It was fairly windy all day so we never really felt inspired to row ashore. Probably just as well as we had things on board that needed our attention. When I was checking something in the engine room the other day, I noticed the Racor filters were all covered with some kind of soot. Then I noticed that a whole bunch of stuff was covered with this same soot. At first it freaked me out a bit because it looked like the kind of smoky soot that is left after there's been a fire. Had we had a self-extinguishing fire in the engine room that I wasn't aware of? Scary thought. On further investigation I saw that what had actually caused the soot was an exhaust leak where the exhaust manifold meets the mixing elbow. There's a clamp there so I loosened the clamp to make sure nothing was broken (didn't appear to be) and then tightened it back up so that there was no wobble. Hopefully, that did it. Then I got started scrubbing off all the soot, or at least the easy-to-reach soot.
While I was cleaning off the Racor filter holders it dawned on me that I couldn't remember changing filter elements since I'd installed the new system 400+ engine hours ago. So, first I turned the valves so the spare filter was put into service (that's part of the upgrade I did on the system: switchable primary filters in parallel). Then I pulled the old filter out of what was now the standby filter and replaced it. Piece of cake.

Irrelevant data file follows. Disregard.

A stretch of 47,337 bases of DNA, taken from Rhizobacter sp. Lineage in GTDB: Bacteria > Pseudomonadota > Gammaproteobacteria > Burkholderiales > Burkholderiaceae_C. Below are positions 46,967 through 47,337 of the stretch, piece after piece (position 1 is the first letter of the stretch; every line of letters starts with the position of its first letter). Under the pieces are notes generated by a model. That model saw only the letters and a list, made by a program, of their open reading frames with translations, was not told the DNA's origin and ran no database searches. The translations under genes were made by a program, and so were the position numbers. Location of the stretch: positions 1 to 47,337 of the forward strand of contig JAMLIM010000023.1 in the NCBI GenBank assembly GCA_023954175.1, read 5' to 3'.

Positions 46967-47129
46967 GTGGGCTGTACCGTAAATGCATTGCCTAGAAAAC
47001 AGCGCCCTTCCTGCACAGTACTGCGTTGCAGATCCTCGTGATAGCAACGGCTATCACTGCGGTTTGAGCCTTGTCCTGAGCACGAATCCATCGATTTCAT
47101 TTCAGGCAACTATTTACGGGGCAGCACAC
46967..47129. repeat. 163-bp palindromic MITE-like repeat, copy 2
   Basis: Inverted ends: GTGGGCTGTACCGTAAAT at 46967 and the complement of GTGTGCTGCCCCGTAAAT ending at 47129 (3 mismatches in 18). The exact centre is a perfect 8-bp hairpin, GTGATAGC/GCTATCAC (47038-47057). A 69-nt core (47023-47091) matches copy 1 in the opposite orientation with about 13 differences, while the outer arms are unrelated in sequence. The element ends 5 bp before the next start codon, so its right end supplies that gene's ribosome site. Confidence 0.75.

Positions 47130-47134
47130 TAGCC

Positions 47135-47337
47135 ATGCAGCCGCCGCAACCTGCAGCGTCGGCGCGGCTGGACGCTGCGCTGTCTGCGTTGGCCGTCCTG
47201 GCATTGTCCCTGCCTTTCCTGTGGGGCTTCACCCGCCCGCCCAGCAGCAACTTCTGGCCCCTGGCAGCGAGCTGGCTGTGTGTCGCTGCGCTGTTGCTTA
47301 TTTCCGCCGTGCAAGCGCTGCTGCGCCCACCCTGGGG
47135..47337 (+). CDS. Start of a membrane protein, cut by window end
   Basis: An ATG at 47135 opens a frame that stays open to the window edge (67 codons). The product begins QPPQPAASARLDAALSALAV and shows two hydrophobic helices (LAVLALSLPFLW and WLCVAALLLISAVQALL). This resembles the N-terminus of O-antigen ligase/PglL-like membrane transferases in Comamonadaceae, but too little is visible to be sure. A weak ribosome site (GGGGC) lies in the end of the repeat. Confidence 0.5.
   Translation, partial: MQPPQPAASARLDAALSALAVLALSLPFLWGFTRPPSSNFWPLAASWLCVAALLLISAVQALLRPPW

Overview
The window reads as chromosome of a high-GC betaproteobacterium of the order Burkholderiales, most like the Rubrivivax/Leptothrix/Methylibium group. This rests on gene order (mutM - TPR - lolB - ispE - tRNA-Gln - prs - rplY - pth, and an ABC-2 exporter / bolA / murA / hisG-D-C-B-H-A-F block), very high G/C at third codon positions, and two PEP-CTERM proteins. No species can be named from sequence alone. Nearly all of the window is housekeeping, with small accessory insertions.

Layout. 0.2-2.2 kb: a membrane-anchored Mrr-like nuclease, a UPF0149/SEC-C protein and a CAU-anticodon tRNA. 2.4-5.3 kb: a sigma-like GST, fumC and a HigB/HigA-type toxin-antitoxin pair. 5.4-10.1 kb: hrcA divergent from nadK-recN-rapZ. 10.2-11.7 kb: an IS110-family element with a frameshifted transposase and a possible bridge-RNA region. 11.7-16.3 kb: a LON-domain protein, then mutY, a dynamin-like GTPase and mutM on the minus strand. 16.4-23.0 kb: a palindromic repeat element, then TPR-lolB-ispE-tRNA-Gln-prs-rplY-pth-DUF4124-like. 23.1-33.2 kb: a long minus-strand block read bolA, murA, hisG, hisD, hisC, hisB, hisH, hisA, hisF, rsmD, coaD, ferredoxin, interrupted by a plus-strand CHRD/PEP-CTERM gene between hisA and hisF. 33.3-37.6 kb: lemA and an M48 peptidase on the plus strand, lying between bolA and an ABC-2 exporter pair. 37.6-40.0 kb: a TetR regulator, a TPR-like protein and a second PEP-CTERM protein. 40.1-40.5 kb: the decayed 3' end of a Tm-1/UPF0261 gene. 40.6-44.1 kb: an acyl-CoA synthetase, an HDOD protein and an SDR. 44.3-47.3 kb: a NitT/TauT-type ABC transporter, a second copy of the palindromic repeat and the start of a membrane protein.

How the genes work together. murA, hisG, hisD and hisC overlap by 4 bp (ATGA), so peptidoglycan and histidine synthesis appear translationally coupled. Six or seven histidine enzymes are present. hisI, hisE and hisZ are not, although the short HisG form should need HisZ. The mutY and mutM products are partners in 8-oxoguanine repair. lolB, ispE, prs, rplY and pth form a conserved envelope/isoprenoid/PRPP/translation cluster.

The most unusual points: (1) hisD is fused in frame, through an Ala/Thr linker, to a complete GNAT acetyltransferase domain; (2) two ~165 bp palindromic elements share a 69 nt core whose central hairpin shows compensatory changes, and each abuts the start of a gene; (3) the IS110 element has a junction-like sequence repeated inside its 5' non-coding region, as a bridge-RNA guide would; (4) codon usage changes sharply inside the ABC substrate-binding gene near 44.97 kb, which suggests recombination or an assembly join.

Also housed in the engine compartment is the big bag that Lulu made so I could stow water filters, spare line, etc. I had to remove the bag to be able to do my fuel filter work so, before I put it back in, I kind of straightened it up. Then it occurred to me that it might be a good idea to take one of the 5 micron water filters out of the bag and change the filter on the watermaker. This filter is for straining sea water before it reaches the Clark pump and, since we had made water in some pretty krill-rich waters lately, it was likely funky. That and it had never been changed before.
This is a pretty easy procedure. The filter housing is under the galley sink and very accessible. I unscrewed the housing and managed to get the unit up into the sink without spilling much. WOW! What a stench! That filter was nasty. All those little krill creatures must have died on it because it flat STUNK! Sealed the old filter in a plastic bag before putting it in the trash so it wouldn't stink up the boat. Also cleaned the sea water strainer (wire mesh screen) that's upstream of the whole unit. It stunk too and was all black but it cleaned up nice. Guess I should pay a little closer attention to these things.